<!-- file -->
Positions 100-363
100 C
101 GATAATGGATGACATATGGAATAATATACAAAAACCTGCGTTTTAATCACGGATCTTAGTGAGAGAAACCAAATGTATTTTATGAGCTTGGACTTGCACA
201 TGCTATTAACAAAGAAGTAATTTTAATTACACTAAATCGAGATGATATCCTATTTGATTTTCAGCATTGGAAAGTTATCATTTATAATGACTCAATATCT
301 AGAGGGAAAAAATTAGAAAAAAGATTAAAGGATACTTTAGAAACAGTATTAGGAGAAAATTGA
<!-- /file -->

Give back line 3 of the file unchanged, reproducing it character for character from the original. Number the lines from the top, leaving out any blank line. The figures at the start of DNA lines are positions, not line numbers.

101 GATAATGGATGACATATGGAATAATATACAAAAACCTGCGTTTTAATCACGGATCTTAGTGAGAGAAACCAAATGTATTTTATGAGCTTGGACTTGCACA